A gentle dawn chorus along a small creek in the Ozarks Mountains of Arkansas. © Lang Elliott.
In just a few days, I will leave my home in Ithaca, New York, and travel south to Tennessee, the first leg of a five month journey. I will begin by exploring the foothills of the Appalachians, in search of colorful wildflower blooms and relaxing dawn choruses of birds. From there I will travel westward to the Ozark Mountains of Missouri and then northward to Canada’s boreal forest, with frogs and birds primarily on my mind. Then, as summer unfolds, my focus will shift to insects, and my travels will take me to destinations yet unknown.
My goal is to immerse myself in nature as I never have before—to rest in nature’s heart, so to speak—and then reflect back my impressions. The old-miracle.mystagingwebsite.com blog will act as my canvas, allowing me to share my experiences through a variety of media, including photography, video, sound recording, and printed or spoken word.
This will hopefullty be a poetic journey, intensely personal, and quite unlike any of the dozens of expeditions I have undertaken over the years. If all goes, well, I hope to fall upon my knees into the dirt of life, delighting in discovery, like a child at play in the garden. I propose to enjoy nature for the sheer pleasure of it. My messages will be brief and poignant (hopefully), like nature haiku—artful distillations, firmly rooted in place and time, yet transcendent in that art acquires a life of its own.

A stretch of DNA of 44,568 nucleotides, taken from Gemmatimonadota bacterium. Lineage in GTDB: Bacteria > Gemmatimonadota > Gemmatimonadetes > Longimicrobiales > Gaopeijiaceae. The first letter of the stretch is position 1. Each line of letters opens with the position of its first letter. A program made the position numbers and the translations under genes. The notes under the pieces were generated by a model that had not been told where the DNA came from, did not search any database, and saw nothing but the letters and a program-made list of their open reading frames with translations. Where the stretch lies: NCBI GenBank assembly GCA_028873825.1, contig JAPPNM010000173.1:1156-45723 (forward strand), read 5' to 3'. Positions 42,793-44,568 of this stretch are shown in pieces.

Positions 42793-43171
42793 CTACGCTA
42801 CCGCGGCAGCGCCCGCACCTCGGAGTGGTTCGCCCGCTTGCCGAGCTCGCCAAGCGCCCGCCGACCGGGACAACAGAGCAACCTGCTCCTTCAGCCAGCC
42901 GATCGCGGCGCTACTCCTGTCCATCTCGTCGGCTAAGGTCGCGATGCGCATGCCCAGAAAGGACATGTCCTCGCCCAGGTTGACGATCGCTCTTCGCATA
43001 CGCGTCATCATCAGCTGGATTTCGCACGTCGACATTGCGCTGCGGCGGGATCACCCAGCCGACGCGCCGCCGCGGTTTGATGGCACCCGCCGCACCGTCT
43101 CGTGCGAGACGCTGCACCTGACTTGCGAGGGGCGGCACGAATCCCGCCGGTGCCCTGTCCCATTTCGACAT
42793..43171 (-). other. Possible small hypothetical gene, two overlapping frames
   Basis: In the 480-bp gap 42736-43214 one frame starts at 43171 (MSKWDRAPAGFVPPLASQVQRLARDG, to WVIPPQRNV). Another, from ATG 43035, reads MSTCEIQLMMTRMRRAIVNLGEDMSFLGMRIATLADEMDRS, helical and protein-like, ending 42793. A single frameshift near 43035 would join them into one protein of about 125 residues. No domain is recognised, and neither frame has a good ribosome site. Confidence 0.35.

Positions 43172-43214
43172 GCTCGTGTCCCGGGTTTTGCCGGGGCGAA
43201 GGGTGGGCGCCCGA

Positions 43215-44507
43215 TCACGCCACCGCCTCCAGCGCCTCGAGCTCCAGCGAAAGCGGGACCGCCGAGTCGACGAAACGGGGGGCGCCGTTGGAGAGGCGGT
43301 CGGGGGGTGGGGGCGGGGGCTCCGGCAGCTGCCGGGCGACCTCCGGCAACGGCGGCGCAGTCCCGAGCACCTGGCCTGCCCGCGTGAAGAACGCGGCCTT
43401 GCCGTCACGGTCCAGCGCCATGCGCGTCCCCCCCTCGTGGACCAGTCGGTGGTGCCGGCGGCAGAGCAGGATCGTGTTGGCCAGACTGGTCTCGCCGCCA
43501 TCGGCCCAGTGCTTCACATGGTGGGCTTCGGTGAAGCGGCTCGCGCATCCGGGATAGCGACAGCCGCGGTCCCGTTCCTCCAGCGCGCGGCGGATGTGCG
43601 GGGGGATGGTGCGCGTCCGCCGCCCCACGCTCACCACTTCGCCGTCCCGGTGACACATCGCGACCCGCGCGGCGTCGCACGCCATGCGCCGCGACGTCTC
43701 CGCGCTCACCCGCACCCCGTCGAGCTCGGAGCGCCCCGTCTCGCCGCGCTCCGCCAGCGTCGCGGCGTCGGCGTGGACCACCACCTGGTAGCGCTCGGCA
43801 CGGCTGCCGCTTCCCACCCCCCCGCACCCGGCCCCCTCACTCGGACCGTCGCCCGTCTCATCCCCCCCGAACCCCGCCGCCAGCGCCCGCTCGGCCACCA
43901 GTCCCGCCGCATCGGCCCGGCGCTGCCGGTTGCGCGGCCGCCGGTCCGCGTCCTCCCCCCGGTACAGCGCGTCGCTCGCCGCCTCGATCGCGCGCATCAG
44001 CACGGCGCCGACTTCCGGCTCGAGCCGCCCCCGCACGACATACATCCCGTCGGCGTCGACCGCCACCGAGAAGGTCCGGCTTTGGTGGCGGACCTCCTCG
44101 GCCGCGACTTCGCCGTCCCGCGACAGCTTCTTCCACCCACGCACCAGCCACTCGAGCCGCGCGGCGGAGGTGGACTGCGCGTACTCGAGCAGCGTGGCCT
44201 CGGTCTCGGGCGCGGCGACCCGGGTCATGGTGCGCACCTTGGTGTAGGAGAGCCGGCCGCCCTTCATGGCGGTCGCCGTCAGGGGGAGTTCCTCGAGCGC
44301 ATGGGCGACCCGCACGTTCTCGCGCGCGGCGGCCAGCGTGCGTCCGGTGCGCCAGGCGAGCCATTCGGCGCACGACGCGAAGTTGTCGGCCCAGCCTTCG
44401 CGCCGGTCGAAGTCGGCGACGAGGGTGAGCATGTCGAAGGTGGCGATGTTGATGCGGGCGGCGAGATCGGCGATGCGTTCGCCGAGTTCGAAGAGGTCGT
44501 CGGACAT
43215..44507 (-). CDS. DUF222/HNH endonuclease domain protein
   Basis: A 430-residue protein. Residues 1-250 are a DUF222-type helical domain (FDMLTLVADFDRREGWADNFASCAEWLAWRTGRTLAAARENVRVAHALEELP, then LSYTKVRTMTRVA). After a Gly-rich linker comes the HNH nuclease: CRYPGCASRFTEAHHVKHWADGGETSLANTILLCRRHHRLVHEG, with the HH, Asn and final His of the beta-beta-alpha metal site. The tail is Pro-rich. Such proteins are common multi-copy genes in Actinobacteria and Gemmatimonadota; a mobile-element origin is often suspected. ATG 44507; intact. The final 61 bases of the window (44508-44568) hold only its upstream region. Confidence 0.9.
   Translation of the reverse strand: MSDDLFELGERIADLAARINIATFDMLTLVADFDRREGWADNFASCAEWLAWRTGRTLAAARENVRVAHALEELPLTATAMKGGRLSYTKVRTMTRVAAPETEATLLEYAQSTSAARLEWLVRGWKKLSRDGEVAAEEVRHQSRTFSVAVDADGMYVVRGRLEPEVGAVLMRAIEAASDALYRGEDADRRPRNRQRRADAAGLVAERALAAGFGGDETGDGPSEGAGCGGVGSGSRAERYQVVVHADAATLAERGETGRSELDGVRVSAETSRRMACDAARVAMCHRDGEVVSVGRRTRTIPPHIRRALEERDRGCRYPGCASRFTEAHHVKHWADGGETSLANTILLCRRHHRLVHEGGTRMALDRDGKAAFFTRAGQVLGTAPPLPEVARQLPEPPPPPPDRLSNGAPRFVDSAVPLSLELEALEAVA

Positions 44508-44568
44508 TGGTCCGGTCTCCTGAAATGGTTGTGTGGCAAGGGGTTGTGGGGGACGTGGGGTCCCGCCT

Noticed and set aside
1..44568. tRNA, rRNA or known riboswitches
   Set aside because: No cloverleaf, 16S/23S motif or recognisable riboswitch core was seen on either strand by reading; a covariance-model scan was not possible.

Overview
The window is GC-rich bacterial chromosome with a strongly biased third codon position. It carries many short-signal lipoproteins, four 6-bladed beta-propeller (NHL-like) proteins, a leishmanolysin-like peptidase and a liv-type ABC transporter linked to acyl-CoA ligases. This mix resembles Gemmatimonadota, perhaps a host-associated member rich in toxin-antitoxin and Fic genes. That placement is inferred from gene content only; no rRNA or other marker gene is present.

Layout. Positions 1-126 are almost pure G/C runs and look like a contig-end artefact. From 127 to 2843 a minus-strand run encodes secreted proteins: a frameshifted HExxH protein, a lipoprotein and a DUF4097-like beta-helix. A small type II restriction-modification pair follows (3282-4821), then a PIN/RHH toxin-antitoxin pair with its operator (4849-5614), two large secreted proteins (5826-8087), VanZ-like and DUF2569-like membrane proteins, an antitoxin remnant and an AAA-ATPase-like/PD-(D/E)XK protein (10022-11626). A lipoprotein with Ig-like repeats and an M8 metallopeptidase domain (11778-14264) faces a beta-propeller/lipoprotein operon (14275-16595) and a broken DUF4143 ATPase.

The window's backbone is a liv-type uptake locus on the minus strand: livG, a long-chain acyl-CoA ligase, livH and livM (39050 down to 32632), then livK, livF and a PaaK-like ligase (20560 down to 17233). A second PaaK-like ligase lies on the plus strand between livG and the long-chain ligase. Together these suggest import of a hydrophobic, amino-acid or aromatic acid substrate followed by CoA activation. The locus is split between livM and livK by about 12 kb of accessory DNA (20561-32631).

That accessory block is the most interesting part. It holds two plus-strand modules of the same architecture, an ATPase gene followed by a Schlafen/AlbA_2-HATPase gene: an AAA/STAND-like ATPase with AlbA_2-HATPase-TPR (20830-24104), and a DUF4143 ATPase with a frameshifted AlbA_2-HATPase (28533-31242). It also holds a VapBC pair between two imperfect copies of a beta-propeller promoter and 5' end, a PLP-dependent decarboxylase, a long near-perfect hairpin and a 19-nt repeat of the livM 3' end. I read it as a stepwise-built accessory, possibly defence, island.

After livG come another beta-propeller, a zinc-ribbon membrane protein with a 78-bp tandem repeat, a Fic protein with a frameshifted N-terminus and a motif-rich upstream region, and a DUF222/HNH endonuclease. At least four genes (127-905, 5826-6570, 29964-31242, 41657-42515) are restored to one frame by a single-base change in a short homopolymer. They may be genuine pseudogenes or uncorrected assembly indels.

My journey is not about teaching natural history. It is not about conveying factual information. Rather, it is about witnessing, celebrating, and singing praise to the wildness that surrounds me. It is about opening my heart to the heart of nature. It is about resting quietly in a wordless space of joy and appreciation, and then, when I feel inspired, dancing upon the canvas and leaving footprints for all to see and hear.
Granted, my plan is a bit daunting. The technical challenges alone are intimidating. Will I actually have time to edit videos and sound recordings while on-the-road, and also find time to post them on the internet? Maybe this too much to ask of myself, given that expeditions of the past have always been fraught with trials and tribulations of one sort or the other. But I am not one to be deterred. I feel deeply compelled to dance this dance, so why not do it as best I can, and see where it leads? It is in the “doing of it” that an unforeseen result will take shape.
Life is so utterly short that it seems insane
not to respond to the promptings of the heart.